Longing for the City

I woke up early this morning (Aug. 15th), determined to set my eyes on the San Francisco Bay.  To come to the City and not see it would just feel wrong to me.  My trip is very condensed.  I’m here for just 24 hours.  I sit on a park bench I’ve sat on many times before, watching the ferries come and go as they shuttle commuters to and from the City.  As I gaze out on the waters that roll beneath the grey, foggy sky I think about why I miss San Francisco.  Certainly I have deep nostalgic longings for my old life here - a time when everything seemed right.  But that’s the funny thing about nostalgia.  Nostalgia clouds your judgement of that past and forces you to remember the good.  I went through some very difficult times early during my tenure in San Francisco.  On the very park bench I sit in now, I had many a phone conversation with my parents where I felt like I was at the end of my rope.  At certain points I was so close to giving up that if my mom or dad would have uttered, “Time to come home, Adam,” I would have gladly tucked my tail between my legs and moped back East down I-80 toward Kansas City.  It would have been so easy to have my parents nurse the “wounds” that my own decisions caused.  I so easily could have been a statistic - a Midwest boy, chewed up and spit out by the Big City in just a few short months.  

But I stayed.  I cried.  I was depressed.  I dipped below the 200 lb. mark for the first time since I was 16.  I prayed desperately to God - asking that He would ease the burden of my loneliness.  I read Psalm 40 repeatedly.  I was not active in a Christian community, nor was I accepting of God’s transforming grace.  Loneliness was my only companion.  During that time, my thinking was still framed by some old theology.  I was trying to live on baby food and wondering why I felt so spiritually malnourished.  This old theology was good for a first calling to surrender to Christ, but was not sufficient for growth into a second calling.  I was indifferent, unconfident and inactive in my faith in Christ.  But I was still clinging to the Truth of the Gospel and I drank in the Scripture when I knew nothing else would quench me.  

Things got better for me.  My dear old friend from college, Amy Sullivan, came to visit me in early 2007 and that trip ignited passion to get to know one another more deeply.  After a 9-month stint living in Alameda, I moved into San Francisco and started letting roots establish.  Amy ultimately moved to San Francisco to pursue career growth and figure out what “us” looked like.  We were drawn to a Christian faith community, Cornerstone Church.  I started letting go of old ideals that shaped my beliefs of how a Christian acted, spoke and looked a certain way.  God’s unending grace started re-convicting me to surrender to Christ again and again (through daily death to my own will).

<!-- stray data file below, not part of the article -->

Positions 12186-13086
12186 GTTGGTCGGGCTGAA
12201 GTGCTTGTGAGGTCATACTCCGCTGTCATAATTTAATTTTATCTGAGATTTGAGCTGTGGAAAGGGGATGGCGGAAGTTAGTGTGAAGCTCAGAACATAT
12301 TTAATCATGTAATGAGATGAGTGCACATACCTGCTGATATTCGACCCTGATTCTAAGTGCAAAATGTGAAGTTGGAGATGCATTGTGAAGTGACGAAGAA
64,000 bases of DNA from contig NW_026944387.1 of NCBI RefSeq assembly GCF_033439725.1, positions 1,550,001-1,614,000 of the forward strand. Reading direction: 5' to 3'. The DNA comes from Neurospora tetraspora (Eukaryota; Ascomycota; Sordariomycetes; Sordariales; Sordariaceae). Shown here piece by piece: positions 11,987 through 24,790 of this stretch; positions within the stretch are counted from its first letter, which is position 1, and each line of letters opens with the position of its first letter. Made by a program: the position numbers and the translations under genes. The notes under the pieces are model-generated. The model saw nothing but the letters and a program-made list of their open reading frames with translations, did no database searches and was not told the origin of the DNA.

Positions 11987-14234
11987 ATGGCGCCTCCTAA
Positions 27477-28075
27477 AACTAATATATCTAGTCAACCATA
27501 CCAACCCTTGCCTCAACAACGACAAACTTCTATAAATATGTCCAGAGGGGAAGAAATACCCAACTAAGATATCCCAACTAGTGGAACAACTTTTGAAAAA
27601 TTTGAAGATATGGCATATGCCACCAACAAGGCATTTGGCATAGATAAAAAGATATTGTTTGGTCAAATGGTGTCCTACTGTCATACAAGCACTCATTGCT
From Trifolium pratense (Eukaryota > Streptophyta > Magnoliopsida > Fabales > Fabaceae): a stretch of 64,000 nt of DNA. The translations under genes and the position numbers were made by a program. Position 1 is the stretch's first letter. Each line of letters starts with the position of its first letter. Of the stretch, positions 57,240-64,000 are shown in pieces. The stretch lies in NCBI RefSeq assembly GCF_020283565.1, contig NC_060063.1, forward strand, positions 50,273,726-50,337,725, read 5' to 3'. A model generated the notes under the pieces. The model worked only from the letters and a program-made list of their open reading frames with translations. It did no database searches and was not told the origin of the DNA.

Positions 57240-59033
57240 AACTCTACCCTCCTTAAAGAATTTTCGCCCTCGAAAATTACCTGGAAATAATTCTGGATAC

For six years, the City became the backdrop for major milestones in my life - flags were planted in low valleys and on high peaks.  Although I’ve been back to SF a few times since we moved over two years ago, I had this tingling feeling in my gut when I laid eyes on the City for the first time yesterday.  This feeling was a longing to re-experience all the good.  All the good times would not have been nearly as sweet without the bad.  As I sit on this park bench, I realize that the best way to retrace memories is to run your fingers over your scars and acknowledge the painful times along with the joyful times.

The Bible tells us that Heaven will be like a grand city - the ultimate city.  As I reflect on my current, short 24-hour visit to San Francisco, I recall seeing an early-40s Chinese man and an older Indian woman having a conversation in English at the airport yesterday.  They were seemingly strangers, speaking in a second language.  They were connecting, getting to know one another and finding common ground.  The nostalgia I have for the City - the longings for the best of times, and for common ground with a large, diverse group of people - is really just the deep longing I have for a restored place.  A perfect city.  A place where the common language is grace and the common ground is Jesus.  A new Heaven.  A new Earth. 


Funny side note: I went to one of my favorite delis in the Financial District to grab a breakfast sandwich on my way to my bench by the Bay.  It was 6:30 AM and there was one other customer chatting with the workers behind the counter in the deli - which is normally a bustling, popular food stop. Something came up about one of their favorite bands and how they would be doing a show in Kansas City next month.  The deli worker exclaimed loudly (two times, no less), “My friend is going to fly to Kansas City to watch them!  Why would anyone want to go to Kansas City?!”  If I had walked in the deli five minutes earlier or later, I wouldn’t have gotten to hear her exclaim, “Why would ANYONE go to KANSAS CITY??”  What an amazing sense of humor God has.  Grace was again revealed in a common occurrence of life.


Our Most-Read Posts

It wasn't supposed to be this way

Hold and take Simon home, dear Savior

Thomas Job Balentine